List of Cornish writers

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Caroline Fox[1][2][3]

This is a list of writers in English and Cornish, who are associated with Cornwall and Cornish linguists. Not all of them are native Cornish people.

Some Cornish writers have reached a high level of prominence, e.g. William Golding, who won the Nobel Prize for literature (in 1983), D. M. Thomas who won the Cheltenham Prize for Literature and Arthur Quiller-Couch ("Q").

Some of the "incomers" have written extensively about Cornwall and the Cornish, e.g. Daphne du Maurier, who went as far as joining Mebyon Kernow.

Historians and scholars[edit]

See List of Cornish historians

Novelists[edit]

Poets[edit]

Playwrights and dramatists[edit]

Children's writers[edit]

Linguists and writers in Cornish[edit]

Henry Jenner

Bards of the Gorseth Kernow[edit]

This is an honorary position, not all of the bards are Cornish or based in Cornwall. For purposes of brevity, those mentioned above are not repeated.

References[edit]

  1. ^ Fox, Caroline (1883). Horace N. Pym, ed. Memories of Old Friends. London: Smith, Elder, and Co.  – Frontispiece, from an etching by Sir Hubert Herkomer, after a painting by Samuel Laurence, depicting Caroline Fox, age 27. Volume 1 available online at Internet Archive and Volume 2 at Internet Archive
  2. ^ Robinson, William (1891). Friends of a Half Century. London: Edward Hicks. Retrieved 9 December 2007.  – page 138
  3. ^ Memories . . .
  4. ^ "Janie Bolitho". Retrieved 21 March 2009. 
  5. ^ Margaret Forster, 'Du Maurier, Dame Daphne (1907–1989)’, rev., Oxford Dictionary of National Biography, Oxford University Press, 2004 accessed 20 Dec 2008
  6. ^ Kevin McCarron, 'Golding, Sir William Gerald (1911–1993)’, Oxford Dictionary of National Biography, Oxford University Press, Sept 2004; online edn, May 2006 accessed 20 Dec 2008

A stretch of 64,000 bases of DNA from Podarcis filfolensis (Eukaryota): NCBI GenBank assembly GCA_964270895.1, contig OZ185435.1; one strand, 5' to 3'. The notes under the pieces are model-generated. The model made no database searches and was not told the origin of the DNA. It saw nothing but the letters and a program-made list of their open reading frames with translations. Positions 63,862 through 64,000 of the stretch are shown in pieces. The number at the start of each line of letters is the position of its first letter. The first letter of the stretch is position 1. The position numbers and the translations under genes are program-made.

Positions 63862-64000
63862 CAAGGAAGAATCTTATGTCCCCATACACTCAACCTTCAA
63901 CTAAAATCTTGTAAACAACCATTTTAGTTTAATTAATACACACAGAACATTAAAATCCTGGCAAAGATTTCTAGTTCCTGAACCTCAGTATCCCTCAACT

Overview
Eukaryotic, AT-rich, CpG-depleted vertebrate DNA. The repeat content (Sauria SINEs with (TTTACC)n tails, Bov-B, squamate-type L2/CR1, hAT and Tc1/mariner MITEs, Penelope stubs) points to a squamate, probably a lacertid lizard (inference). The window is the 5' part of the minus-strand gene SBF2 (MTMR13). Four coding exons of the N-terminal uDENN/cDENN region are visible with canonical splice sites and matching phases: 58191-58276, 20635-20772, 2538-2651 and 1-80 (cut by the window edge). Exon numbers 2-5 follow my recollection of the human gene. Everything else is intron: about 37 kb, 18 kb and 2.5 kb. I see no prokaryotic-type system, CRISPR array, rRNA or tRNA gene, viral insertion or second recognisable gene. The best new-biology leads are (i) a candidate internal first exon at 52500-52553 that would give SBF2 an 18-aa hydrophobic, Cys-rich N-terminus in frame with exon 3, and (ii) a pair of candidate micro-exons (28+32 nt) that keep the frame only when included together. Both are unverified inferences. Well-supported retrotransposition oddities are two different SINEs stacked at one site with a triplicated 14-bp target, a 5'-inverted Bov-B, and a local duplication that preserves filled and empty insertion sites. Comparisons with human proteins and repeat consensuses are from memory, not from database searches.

7. ^ Dennis Barker, 'Graham, Winston Mawdsley (1908?–2003)’, Oxford Dictionary of National Biography, online edn, Oxford University Press, Jan 2007 accessed 20 Dec 2008
  8. ^ Heald, Tim (12 March 2008). "Curriculum Vitae". Tim Heald's website. Retrieved 20 December 2008. 
  9. ^ R. G. Burnett, 'Hocking, Silas Kitto (1850–1935)’, rev. Sayoni Basu, Oxford Dictionary of National Biography, Oxford University Press, 2004; online edn, May 2006 accessed 16 Dec 2008
  10. ^ Podolsky, J. D.; Wright, John (13 September 1993). "John Le Carre". People. Retrieved 20 December 2008. 
  11. ^ "Charles Lee, author". Cornwall Calling. Retrieved 16 December 2008. 
  12. ^ "Jessica Mann". Retrieved 21 March 2009. 
  13. ^ "An Interview with Angie Sage". BookBrowse. Retrieved 16 December 2008. 
  14. ^ a b Old Croydonian Teachers database
  15. ^ Michael Millgate, 'Hardy, Thomas (1840–1928)’, Oxford Dictionary of National Biography, Oxford University Press, Sept 2004; online edn, May 2006 accessed 16 Dec 2008
  16. ^ Michell, Roger (15 June 2005). "Obituary: Nick Darke". The Observer. Retrieved 16 December 2008. 
  17. ^ Walter and Wilbur
  18. ^ Kernowland children's novels
  19. ^ Matthew Spriggs, 'Boson family (per. c.1675–1730)’, Oxford Dictionary of National Biography, Oxford University Press, Sept 2004; online edn, Jan 2008 accessed 16 Dec 2008
  20. ^ S. Mendyk, 'Carew, Richard (1555–1620)’, Oxford Dictionary of National Biography, Oxford University Press, 2004 accessed 16 Dec 2008
  21. ^ Sale, Jonathan (31 July 2005). "How do you say 'bugger off' in Cornish?". The Observer. Retrieved 16 December 2008. 
  22. ^ "Piw on ni? Who are we?". Kesva an Taves Kernewek and Cornish. Retrieved 16 December 2008. 
  23. ^ Peter W. Thomas, 'Jenner, Henry (1848–1934)’, Oxford Dictionary of National Biography, online edn, Oxford University Press, May 2005 accessed 16 Dec 2008
  24. ^ Brian Murdoch, 'Nance, Robert Morton (1873–1959)’, Oxford Dictionary of National Biography, Oxford University Press, 2004 accessed 16 Dec 2008
  25. ^ Matthew Spriggs, 'Scawen, William (1600–1689)’, Oxford Dictionary of National Biography, Oxford University Press, 2004 accessed 16 Dec 2008
  26. ^ "The Tregear Homilies". Encyclopædia Britannica. Retrieved 20 November 2009. 

External links[edit]